Even throughout the many challenges of 2020, the Johns Hopkins School of Nursing has thrived and continued to make a difference to students, patients, individuals, and communities locally and around the world.
A year ago we never would have imagined the scope of the COVID-19 pandemic and its impact on lives across the globe. But, throughout the experience, we have grown as a community. We are grateful to our colleague, Dr. Deborah Baker, Vice President for Nursing of the Johns Hopkins Health system, for ensuring that our students continued their clinical experiences in the Johns Hopkins Hospitals for nearly the entire pandemic. Many of our faculty led clinical groups in the hospitals and in the School of Nursing labs with only the briefest pause. Students witnessed the impact of courageous nursing leadership that they will be describing for the rest of their careers. We are now setting our sights on to how nursing and our school are going to lead our nation and world to healthier and more equitable days ahead.
One of the bright spots of the last year has been witnessing the construction of our new School of Nursing building and the transformation of our home into an open, collaborative, and beautiful space where our students, faculty, and staff can learn and work. As we return to the building in the coming months, this space will welcome us back and so wonderfully reflect our vision to be community driven, innovative, integrated, and cutting edge in all that we do.
We are also looking forward to the ways in which our teaching and learning will continue to expand through state-of-the-art technology. Even before the pandemic, Dr. Kristen Brown, Advanced Practice Simulation Coordinator, added transformational technologies of virtual reality and augmented reality to student immersive experiences in simulation learning. It’s been remarkable how quickly and efficiently we integrated this technology into our curriculum, and it speaks to the many opportunities nursing has to lead in using these and other technologies such as robotics and telehealth to advance quality and access to care.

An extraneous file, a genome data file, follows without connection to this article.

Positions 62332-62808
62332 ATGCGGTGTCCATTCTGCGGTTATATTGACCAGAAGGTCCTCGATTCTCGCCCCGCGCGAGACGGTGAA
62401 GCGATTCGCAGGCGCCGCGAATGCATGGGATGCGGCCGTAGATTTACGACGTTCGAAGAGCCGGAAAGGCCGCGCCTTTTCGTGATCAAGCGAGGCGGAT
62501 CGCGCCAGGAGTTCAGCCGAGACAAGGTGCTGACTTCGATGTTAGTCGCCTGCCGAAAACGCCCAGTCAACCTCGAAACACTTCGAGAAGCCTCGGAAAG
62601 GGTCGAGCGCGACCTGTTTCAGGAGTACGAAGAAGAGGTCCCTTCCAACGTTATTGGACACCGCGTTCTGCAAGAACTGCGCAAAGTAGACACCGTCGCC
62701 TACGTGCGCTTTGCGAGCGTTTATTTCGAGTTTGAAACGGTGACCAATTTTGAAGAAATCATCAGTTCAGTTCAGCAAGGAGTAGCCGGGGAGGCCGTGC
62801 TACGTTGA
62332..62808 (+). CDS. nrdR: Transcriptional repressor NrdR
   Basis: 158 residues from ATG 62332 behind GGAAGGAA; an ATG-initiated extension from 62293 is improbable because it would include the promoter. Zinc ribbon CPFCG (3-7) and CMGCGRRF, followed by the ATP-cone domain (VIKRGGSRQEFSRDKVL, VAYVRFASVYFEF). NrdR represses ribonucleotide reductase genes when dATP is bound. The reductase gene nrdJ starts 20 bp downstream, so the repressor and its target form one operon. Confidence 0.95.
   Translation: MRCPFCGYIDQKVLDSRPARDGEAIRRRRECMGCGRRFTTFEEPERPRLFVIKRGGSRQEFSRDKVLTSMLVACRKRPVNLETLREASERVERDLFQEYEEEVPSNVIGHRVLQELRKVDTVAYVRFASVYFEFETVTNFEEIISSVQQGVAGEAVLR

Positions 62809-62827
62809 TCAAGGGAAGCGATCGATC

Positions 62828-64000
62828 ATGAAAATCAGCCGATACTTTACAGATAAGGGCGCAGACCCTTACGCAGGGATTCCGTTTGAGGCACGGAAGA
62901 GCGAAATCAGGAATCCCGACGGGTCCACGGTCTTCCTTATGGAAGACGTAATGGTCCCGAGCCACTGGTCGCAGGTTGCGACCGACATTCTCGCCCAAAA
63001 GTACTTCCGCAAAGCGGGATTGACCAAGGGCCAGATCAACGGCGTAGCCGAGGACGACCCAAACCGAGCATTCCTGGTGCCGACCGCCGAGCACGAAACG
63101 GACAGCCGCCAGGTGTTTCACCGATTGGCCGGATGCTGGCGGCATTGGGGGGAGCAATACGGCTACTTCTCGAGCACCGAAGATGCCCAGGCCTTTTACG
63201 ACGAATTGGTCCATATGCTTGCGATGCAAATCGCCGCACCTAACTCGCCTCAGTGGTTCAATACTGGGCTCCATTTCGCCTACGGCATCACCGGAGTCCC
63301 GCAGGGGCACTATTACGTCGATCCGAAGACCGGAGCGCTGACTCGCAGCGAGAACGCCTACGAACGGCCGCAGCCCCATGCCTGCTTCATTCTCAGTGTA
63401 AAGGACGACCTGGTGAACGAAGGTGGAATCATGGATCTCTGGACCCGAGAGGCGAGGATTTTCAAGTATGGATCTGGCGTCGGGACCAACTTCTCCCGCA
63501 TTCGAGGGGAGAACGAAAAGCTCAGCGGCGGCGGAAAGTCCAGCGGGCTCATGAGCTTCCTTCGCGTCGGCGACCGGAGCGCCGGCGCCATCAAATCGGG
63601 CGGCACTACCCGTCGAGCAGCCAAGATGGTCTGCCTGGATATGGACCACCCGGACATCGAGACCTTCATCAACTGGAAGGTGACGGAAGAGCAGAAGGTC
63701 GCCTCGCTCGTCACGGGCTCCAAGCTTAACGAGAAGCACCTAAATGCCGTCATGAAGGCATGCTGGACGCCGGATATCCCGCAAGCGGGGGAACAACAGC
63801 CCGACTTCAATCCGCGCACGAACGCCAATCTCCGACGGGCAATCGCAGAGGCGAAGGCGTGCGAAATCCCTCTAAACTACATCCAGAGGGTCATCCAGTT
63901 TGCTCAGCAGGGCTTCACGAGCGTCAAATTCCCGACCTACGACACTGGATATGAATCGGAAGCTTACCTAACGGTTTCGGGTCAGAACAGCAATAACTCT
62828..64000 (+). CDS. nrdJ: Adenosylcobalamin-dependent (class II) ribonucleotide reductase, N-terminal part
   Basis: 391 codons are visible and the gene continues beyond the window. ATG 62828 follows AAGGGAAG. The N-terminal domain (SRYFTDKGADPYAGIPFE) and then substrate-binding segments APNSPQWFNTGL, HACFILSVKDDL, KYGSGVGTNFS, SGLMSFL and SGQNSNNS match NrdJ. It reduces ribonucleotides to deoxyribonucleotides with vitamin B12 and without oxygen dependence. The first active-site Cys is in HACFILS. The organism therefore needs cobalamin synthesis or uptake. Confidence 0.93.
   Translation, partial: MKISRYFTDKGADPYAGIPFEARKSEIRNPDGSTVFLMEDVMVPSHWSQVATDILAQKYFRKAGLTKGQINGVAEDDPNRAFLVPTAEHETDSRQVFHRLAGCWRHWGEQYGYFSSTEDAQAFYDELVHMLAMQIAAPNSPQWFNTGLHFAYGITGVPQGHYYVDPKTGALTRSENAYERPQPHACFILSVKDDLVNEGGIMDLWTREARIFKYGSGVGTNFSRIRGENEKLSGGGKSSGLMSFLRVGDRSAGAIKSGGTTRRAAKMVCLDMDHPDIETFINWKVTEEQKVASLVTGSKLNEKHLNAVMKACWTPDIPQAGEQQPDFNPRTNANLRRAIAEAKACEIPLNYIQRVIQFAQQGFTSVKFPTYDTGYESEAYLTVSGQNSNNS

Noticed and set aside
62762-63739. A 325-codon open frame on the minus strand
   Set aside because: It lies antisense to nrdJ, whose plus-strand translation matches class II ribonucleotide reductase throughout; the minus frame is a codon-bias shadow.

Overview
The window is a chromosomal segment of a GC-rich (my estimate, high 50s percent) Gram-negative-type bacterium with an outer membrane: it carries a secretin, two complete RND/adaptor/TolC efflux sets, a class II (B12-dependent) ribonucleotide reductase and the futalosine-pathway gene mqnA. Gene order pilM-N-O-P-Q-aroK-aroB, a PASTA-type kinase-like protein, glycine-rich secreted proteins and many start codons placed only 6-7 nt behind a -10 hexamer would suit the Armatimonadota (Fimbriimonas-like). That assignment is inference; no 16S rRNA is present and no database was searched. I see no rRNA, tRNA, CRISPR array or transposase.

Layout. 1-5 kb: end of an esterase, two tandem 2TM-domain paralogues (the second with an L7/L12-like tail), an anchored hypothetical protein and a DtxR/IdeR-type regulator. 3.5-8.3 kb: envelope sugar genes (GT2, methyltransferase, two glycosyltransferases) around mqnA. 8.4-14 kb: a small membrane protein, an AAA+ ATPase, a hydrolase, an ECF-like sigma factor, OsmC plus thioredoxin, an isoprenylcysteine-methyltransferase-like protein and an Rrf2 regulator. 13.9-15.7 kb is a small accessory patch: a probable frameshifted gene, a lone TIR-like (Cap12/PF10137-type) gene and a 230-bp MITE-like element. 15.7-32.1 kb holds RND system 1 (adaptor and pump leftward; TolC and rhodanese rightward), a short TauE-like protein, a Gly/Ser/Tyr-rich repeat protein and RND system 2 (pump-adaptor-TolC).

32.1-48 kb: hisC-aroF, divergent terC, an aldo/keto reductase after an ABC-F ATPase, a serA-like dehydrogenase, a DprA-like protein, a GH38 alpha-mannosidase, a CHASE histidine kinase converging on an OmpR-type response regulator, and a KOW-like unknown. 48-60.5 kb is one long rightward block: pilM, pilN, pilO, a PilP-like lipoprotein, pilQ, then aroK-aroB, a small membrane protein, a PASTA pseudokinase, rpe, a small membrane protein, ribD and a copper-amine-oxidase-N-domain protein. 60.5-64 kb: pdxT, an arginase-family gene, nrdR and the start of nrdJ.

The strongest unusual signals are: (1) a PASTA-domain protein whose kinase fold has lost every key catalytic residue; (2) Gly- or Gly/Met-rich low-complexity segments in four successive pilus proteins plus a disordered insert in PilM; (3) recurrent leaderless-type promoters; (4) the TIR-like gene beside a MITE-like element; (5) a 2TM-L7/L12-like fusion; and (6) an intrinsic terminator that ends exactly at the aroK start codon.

Perhaps one of the most important lessons we have learned because of COVID-19 is the interconnectedness of our world. From health care to economies to digital innovation, we stand in solidarity with our nursing colleagues in many nations. As the largest health profession globally, we have a responsibility to understand the barriers to health, the social determinants of health, and how social and racial injustices impact the most marginalized among us. Nurses have always focused on patients from a holistic perspective, and it’s what makes our profession the most trusted. At the Johns Hopkins School of Nursing, the values of diversity, equity, and inclusion are paramount, and they are the values in which we operate and what makes our work as nurses translate to all people.
Finally, as the No. 1 ranked School of Nursing for NIH funding in 2020, it remains our mission to conduct research that addresses the most pressing health care issues. There are so many ways in which nurses contribute to research through science, discovery, and implementation. We know that our role in this area helps us to generate knowledge that will eventually inform policy and our practice.
As we continue to fight this pandemic through the distribution of vaccines, we remain hopeful for the way in which nurses will continue to lead the way. Today, there is much for which we can be grateful and much to look forward to in the future.
Marie Nolan, PHD, MPH, RN, FAAN
Professor and Executive Vice Dean
Interim Dean, School of Nursing